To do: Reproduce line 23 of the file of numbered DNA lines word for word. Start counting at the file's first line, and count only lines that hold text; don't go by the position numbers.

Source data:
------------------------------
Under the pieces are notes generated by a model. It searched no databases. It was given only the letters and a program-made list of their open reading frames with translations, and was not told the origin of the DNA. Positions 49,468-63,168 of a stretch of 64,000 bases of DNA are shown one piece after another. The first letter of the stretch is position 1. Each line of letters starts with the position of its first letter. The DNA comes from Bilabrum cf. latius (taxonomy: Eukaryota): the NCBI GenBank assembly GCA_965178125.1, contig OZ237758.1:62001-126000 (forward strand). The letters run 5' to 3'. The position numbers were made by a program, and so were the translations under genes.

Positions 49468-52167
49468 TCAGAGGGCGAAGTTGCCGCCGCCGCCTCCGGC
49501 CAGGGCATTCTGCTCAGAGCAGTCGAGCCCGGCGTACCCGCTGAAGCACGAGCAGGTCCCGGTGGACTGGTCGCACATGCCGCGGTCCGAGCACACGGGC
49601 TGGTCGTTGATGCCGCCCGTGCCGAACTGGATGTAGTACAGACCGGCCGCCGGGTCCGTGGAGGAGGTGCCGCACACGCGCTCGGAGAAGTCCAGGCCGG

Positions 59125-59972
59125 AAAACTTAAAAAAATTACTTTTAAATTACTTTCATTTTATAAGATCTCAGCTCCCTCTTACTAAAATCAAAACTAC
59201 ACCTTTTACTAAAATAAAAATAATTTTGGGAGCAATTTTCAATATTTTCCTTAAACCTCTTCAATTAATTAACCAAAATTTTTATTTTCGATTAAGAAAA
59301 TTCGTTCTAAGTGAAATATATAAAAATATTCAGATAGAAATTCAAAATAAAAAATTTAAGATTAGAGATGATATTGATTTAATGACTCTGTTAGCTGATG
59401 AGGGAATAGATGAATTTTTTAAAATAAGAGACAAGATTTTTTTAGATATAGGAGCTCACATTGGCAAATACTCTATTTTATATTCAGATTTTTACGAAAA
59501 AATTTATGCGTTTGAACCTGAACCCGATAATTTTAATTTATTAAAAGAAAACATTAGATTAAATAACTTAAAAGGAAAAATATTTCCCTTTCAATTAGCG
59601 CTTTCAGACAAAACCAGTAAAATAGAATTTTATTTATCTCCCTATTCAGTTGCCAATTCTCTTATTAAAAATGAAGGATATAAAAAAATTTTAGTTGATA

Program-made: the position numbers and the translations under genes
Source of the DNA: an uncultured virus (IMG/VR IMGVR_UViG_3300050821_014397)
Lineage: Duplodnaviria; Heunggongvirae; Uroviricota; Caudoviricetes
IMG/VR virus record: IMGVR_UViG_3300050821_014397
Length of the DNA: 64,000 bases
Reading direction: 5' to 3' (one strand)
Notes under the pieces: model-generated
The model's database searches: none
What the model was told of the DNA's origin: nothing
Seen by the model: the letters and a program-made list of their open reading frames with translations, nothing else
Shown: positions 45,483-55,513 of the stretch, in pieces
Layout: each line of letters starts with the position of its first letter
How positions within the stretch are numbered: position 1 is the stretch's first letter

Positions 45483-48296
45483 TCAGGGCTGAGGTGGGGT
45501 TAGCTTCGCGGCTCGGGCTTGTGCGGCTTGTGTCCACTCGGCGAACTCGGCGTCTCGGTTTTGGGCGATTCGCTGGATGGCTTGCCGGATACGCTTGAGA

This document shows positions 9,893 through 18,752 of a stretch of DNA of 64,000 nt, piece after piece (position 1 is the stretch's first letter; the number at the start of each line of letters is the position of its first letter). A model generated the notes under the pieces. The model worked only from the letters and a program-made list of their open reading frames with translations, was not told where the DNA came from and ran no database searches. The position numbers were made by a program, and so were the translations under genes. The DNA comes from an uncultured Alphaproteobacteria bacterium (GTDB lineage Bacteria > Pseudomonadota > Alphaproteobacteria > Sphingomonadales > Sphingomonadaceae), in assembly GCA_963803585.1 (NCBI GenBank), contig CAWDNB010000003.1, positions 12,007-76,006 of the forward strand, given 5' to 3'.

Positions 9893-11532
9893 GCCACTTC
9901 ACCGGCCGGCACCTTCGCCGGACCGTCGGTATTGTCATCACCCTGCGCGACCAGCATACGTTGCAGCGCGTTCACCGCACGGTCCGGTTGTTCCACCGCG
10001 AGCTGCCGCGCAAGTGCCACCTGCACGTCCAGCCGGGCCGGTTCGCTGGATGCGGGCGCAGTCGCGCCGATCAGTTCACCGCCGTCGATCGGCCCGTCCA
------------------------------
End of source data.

Shown: positions 45,483-55,513 of the stretch, in pieces